Linked by Eugenia Loli on Tue 18th Mar 2008 06:02 UTC, submitted by stonyandcher
Windows If you are sticking with XP - and plenty of us are - and you're planning to miss the upgrade to Vista read this article on the Australian PC World. It looks at big questions like: will Windows XP still be properly supported by Microsoft and, as a primary development target, by third parties? Is there something we've missed, some hidden gotcha that's going to trip us up?
Thread beginning with comment 305539
To view parent comment, click here.
To read all comments associated with this story, please click here.
RE: Not an Enterprise OS
by on Tue 18th Mar 2008 16:18 UTC in reply to "Not an Enterprise OS"
Member since:

For instance Sun is _guaranteeing_ backwards binary compatibility to Solaris v2.6.

what does this mean? Installing Solaris Sparc 6 on new Hardware? Together with old applications written for it?

Or is this a nice sentence spoken out by a Sun PR-Guy? Sounds more like that to me.

Reply Parent Score: 1

RE[2]: Not an Enterprise OS
by cjcoats on Tue 18th Mar 2008 16:34 in reply to "RE: Not an Enterprise OS"
cjcoats Member since:

For me, it means that when I develop a new environmental application, and build it correctly for Solaris, it will run for all of my Solaris customers (some of which are still running Solaris 4). Ditto for AIX and IRIX builds. Not true for Linux (glibc is not stable across versions). Much worse situation ("DLL Hell") with Microsoft.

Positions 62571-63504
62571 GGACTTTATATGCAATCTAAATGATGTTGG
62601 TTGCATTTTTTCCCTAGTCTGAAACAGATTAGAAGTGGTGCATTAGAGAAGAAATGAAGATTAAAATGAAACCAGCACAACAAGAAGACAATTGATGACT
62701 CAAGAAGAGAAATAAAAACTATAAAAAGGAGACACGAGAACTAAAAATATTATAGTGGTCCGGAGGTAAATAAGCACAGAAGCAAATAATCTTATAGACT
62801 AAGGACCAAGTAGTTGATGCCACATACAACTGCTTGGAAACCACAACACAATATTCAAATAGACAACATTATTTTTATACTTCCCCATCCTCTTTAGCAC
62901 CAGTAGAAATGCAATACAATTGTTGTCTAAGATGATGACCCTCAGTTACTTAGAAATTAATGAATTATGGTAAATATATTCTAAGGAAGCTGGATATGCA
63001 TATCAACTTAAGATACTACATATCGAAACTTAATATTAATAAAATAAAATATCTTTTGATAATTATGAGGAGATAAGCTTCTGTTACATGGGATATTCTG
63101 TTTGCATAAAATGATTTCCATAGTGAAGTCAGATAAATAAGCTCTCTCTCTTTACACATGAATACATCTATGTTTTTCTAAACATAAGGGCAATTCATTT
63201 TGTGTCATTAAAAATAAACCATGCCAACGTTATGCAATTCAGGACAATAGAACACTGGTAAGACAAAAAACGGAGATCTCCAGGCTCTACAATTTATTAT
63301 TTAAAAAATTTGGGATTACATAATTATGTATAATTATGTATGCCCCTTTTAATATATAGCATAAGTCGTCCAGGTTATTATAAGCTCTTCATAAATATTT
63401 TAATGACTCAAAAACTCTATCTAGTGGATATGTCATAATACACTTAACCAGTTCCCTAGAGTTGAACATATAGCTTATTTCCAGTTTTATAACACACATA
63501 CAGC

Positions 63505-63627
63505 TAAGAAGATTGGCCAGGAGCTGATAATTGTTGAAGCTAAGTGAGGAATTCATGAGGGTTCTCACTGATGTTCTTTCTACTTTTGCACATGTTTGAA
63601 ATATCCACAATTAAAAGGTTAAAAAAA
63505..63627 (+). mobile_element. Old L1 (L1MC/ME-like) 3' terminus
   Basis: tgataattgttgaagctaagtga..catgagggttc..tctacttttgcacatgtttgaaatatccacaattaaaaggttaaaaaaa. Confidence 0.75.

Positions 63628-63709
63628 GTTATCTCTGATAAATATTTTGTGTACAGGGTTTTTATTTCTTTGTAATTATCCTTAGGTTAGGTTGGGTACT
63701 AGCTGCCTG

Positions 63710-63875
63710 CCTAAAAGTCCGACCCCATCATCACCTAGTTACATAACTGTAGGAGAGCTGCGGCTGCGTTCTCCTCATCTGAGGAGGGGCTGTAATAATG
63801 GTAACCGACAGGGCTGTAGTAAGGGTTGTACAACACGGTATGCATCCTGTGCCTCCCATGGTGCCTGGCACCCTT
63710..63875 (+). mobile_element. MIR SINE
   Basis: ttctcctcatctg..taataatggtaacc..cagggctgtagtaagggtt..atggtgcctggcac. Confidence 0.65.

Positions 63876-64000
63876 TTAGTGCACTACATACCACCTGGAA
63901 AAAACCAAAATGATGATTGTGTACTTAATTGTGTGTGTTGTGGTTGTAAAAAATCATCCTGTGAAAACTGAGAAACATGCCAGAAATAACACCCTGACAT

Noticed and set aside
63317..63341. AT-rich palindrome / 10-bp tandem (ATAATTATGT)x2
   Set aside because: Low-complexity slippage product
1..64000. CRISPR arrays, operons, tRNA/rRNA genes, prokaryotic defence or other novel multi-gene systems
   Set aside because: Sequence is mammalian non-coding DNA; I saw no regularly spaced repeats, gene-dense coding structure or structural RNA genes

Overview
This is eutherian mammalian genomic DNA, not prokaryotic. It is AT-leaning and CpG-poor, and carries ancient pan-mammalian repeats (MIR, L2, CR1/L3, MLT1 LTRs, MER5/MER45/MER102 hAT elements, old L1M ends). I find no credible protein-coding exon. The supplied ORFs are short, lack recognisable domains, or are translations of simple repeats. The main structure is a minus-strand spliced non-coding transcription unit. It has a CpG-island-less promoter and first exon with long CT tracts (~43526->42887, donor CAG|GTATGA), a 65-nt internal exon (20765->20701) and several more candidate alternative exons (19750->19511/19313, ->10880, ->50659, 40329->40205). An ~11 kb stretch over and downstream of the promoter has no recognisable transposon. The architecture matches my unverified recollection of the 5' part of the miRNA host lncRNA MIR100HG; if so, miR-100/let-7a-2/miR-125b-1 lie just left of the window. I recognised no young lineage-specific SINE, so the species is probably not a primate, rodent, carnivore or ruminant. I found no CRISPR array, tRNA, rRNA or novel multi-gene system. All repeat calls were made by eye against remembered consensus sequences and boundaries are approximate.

Reply Parent Score: 1

RE[3]: Not an Enterprise OS
by PunchCardGuy on Tue 18th Mar 2008 18:14 in reply to "RE[2]: Not an Enterprise OS"
PunchCardGuy Member since:

Well, I would differ with that based on personal experience. Several years ago I was supporting Command and Control applications on SPARC/Solaris 8. Several of these applications would barf all over themselves unless they were running only on Solaris 8 and only on a certain specific build date of Solaris 8. Admittedly, some of these applications were EXTREMELY complex, but you get the picture...

Of all the OSes with which I have worked, the MS NT-based Windows platform has proven to present the least problems with regards to hardware and application portability across Window releases. That's not to say that it doesn't have problems in other areas...

Reply Parent Score: 1